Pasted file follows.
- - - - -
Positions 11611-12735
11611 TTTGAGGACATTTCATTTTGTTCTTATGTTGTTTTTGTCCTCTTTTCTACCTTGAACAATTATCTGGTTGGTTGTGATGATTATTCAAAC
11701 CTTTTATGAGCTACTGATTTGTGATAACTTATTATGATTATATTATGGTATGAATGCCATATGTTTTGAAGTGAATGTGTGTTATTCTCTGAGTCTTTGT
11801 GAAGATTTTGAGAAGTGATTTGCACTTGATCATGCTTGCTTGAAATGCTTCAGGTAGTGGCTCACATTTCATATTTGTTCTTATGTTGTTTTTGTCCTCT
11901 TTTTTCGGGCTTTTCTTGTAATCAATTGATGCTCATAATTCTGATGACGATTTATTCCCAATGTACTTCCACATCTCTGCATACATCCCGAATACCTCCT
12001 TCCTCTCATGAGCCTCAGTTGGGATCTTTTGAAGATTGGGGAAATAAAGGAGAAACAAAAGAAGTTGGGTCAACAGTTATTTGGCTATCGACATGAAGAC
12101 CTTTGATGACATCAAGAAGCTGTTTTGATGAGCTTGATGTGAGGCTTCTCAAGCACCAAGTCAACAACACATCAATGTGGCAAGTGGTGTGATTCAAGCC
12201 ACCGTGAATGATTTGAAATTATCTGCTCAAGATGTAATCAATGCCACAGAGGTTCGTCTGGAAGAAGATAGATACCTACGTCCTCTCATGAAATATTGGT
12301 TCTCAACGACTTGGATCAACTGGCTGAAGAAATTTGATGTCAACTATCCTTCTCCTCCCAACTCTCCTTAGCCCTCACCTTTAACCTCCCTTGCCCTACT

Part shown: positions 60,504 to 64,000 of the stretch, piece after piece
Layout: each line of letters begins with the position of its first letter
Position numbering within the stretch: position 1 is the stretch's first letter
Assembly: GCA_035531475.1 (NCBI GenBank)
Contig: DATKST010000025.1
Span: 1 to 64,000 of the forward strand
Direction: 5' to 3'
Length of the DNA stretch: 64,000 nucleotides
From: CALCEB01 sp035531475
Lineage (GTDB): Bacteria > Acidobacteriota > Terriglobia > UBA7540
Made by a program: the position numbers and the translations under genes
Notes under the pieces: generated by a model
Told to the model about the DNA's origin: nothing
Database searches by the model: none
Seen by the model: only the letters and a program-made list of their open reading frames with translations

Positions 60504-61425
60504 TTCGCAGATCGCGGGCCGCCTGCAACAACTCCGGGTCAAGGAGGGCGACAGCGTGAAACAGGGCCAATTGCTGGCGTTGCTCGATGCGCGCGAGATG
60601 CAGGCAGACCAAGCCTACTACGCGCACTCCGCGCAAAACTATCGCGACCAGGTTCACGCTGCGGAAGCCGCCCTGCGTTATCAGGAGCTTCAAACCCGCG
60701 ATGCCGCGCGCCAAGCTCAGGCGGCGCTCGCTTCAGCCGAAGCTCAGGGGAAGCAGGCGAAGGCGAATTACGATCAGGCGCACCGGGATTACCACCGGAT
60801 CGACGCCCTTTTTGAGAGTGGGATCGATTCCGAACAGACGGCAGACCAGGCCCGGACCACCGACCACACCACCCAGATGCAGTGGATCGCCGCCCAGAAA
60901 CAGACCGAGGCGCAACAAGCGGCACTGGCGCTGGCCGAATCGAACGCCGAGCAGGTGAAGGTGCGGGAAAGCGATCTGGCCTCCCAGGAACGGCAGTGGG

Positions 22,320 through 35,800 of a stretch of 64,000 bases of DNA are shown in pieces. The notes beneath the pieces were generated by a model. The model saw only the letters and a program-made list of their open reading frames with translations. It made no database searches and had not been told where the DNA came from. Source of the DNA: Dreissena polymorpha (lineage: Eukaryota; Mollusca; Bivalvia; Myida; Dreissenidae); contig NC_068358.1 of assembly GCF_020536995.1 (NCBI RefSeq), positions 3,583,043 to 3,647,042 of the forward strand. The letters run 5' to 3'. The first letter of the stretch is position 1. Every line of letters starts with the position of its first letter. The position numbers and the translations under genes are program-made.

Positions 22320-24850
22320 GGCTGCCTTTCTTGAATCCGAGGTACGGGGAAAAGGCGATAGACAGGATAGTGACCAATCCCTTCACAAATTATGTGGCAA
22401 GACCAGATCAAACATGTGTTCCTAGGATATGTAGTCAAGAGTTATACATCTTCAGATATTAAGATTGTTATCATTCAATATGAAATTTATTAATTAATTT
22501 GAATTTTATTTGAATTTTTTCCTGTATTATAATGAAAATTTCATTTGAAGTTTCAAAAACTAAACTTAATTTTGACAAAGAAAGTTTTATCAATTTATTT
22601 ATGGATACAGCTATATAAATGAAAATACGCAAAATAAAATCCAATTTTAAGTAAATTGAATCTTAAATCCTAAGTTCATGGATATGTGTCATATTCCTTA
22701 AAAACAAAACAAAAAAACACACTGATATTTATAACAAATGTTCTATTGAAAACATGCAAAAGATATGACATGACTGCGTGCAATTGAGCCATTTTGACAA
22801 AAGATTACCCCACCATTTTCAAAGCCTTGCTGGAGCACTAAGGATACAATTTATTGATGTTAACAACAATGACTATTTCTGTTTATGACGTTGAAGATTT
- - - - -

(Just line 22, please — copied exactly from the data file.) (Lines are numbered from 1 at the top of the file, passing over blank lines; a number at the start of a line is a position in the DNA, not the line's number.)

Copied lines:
Told to the model about the DNA's origin: nothing